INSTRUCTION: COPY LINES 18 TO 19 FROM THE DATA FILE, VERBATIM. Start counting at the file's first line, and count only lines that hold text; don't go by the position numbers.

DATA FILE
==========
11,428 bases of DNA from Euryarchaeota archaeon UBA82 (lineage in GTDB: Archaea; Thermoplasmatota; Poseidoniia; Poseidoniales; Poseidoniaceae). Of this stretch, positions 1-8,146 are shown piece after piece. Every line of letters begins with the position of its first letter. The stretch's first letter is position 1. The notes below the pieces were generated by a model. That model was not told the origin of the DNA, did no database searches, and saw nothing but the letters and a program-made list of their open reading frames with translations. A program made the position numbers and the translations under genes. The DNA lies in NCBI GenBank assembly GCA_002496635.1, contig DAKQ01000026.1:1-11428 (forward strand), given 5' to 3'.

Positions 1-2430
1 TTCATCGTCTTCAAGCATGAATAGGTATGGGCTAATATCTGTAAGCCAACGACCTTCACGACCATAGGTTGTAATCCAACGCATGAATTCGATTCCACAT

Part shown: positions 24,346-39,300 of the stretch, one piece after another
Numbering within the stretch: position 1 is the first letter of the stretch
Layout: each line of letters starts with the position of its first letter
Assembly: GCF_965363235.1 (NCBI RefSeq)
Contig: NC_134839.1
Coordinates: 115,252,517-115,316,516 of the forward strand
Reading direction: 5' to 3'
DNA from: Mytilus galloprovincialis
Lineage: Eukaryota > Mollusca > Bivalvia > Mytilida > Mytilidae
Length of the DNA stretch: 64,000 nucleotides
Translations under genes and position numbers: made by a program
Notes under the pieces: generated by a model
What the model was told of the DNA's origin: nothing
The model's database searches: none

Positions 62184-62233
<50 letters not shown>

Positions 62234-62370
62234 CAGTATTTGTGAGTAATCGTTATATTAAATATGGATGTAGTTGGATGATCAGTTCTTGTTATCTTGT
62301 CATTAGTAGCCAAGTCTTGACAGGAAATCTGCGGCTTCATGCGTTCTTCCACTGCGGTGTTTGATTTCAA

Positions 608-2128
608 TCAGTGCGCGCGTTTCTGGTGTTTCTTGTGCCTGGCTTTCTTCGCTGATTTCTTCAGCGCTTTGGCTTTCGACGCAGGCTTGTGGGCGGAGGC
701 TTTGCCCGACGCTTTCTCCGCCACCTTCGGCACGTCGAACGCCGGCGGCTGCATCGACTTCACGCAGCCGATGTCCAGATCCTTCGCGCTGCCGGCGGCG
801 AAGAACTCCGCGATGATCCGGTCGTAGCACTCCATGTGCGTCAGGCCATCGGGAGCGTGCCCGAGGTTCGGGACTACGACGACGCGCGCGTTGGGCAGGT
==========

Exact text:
Positions 62184-62233
<50 letters not shown>